The entire problem here isn't Dugas' fault, it's the industry's. D'Astous infamously commented on how the gaming industry has matured: he was right. The industry has matured in that there are now tons of trade terms, conventions, a sense of conformity and minimal risk. With three major, highly-proliferated consoles, publishers get a much, much higher revenue than they ever did before. The games themselves, have had to be dumbed down and devolved from being complex engineering marvels to simply 'whatever works'. They lack an inner core of direction and end up taking the best parts of old games and hastily patching them up together to work, but without an idea of what they're trying to accomplish with the game itself.

Dugas, are you trolling us or something?

Marses
25th Aug 2010, 03:12
If played as a shooter, I wholeheartedly agree. Otherwise, I wholeheartedly disagree.

InGroove2
25th Aug 2010, 03:28
This a companion thread to my "Twinkle, Twinlke, little... AUGMENTATION" thread.

In it this disturbing piece of information came up.

http://n4g.com/news/219734/deus-ex-w...-deus-ex-3-dev



Do we agree or disagree?

Is Dugas' version of a "game experience" really what gamer's want... what you want?

Was Deus Ex "kinda slow"... aka "boring".

Do exciting moments really translate to memorable?

Was Deus Ex more a "simulation" than a game?

What's the difference between a simulation and a game experience, don't all video games simulate something?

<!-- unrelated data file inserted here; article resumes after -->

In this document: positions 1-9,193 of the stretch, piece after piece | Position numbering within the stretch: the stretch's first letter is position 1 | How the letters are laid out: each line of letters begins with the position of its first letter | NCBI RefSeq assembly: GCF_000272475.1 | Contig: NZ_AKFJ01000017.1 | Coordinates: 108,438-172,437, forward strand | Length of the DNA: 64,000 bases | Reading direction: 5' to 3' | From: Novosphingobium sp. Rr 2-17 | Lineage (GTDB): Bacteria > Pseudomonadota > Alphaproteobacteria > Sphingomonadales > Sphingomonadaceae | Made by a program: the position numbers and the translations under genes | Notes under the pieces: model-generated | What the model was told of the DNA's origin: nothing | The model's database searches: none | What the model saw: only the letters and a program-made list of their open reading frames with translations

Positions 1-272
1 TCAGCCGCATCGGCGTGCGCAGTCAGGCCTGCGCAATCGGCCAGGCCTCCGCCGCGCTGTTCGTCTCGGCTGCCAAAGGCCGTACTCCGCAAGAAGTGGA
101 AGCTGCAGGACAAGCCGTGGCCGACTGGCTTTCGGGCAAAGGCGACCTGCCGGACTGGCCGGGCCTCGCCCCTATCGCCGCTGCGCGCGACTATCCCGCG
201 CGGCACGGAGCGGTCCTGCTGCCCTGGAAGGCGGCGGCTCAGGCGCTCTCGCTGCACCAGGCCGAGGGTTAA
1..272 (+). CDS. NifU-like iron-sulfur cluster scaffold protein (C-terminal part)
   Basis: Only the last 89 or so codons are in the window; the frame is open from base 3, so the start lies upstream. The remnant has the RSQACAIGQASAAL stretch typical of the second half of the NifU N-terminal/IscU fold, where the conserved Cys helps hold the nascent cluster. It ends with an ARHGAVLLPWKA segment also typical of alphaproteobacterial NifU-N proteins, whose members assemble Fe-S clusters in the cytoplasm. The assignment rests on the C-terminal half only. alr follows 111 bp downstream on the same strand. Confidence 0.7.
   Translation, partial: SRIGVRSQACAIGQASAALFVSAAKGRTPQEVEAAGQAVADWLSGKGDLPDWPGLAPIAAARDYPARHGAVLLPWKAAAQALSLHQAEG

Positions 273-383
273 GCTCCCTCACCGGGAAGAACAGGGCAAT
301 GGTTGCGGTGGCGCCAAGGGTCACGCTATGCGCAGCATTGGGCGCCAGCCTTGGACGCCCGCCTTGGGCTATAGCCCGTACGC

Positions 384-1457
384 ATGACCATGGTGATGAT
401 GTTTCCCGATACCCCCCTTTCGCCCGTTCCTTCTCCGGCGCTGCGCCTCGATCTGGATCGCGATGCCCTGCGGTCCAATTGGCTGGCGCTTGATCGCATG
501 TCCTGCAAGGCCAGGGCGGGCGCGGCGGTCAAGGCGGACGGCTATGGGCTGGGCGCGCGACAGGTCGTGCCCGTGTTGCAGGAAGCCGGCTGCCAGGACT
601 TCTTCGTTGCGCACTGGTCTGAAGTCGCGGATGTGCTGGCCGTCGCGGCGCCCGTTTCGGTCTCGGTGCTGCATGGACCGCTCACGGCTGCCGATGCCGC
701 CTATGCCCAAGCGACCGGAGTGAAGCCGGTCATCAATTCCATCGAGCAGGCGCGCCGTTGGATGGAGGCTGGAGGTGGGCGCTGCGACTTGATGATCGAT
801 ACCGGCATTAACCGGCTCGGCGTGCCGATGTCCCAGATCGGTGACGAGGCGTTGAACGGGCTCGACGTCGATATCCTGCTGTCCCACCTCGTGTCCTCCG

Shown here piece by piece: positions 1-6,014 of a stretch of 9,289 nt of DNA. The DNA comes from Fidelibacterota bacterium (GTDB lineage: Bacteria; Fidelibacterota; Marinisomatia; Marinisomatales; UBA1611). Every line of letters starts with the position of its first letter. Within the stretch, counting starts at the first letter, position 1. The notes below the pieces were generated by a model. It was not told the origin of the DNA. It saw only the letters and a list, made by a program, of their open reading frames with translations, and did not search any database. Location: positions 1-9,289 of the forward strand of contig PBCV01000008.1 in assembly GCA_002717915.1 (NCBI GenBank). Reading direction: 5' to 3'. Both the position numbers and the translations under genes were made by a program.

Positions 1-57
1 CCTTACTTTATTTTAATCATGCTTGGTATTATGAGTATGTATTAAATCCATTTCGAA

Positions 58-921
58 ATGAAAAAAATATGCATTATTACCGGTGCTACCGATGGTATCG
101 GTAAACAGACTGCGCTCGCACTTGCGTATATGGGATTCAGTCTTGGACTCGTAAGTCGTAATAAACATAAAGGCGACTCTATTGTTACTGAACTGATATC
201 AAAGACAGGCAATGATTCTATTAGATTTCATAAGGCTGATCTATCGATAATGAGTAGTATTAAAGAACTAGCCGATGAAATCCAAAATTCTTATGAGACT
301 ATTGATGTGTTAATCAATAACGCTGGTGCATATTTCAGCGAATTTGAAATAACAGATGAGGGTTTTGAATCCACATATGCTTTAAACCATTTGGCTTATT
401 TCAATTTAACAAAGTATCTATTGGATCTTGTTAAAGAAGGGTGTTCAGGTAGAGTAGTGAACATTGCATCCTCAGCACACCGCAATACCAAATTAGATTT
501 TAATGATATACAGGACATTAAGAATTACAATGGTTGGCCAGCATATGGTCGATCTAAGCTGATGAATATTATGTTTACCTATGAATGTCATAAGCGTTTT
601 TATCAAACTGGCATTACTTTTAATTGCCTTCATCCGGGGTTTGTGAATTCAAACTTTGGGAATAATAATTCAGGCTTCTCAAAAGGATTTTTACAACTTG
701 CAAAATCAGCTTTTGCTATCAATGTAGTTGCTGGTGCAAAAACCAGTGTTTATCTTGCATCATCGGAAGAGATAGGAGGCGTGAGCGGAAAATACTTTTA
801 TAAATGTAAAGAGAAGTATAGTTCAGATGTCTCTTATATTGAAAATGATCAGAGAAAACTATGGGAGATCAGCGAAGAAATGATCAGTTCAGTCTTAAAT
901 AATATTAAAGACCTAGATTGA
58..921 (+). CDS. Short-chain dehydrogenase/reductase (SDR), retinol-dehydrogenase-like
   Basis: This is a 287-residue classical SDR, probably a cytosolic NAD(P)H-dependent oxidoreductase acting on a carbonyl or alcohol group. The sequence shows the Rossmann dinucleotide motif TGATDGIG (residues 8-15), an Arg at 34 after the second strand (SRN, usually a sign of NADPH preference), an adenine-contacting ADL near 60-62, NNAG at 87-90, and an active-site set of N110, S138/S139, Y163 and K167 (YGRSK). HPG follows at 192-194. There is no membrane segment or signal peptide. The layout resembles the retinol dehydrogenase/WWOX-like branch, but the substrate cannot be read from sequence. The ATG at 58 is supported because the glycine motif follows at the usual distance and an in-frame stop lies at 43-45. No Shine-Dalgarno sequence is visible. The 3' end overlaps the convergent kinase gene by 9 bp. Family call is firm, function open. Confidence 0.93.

Does the inclusion of more frequent exciting memorableness decrease the overall quality of each moment?

Is a highly scripted visual event more memorable and exciting than a game world spontaneous simulated event or storyline high point?

Is the virtue of video games interaction (the thing that sets them apart from other media... their defining attribute), and should developers constantly be working to perfect and advance this virtue, or should video games be more about delivering an "experience"?


i just have to take issue with the idea that 'kinda slow' equates to 'boring'. Eyes Wide Shut is a slow movie, but i would never call it boring...its amazing.

DX is kinda slow... but a great game. i've always taken that quote from an objective stand point... not the subjective, reactionary one.

this poll reeks.

i mean... IW is dumbed down, but waaay slower than DX.

Rindill the Red
25th Aug 2010, 03:35
i just have to take issue with the idea that 'kinda slow' equates to 'boring'. Eyes Wide Shut is a slow movie, but i would never call it boring...its amazing.

DX is kinda slow... but a great game. i've always taken that quote from an objective stand point... not the subjective, reactionary one.

this poll reeks.

i mean... IW is dumbed down, but waaay slower than DX.

Alright... fixed.

What I meant was that he makes it sound that Deus Ex being "kinda slow" was something that needed to be changed to make the game better.

ArcR
25th Aug 2010, 04:36
Dugas obviously picked the Run Silent Aug.

H.D.Case
25th Aug 2010, 05:15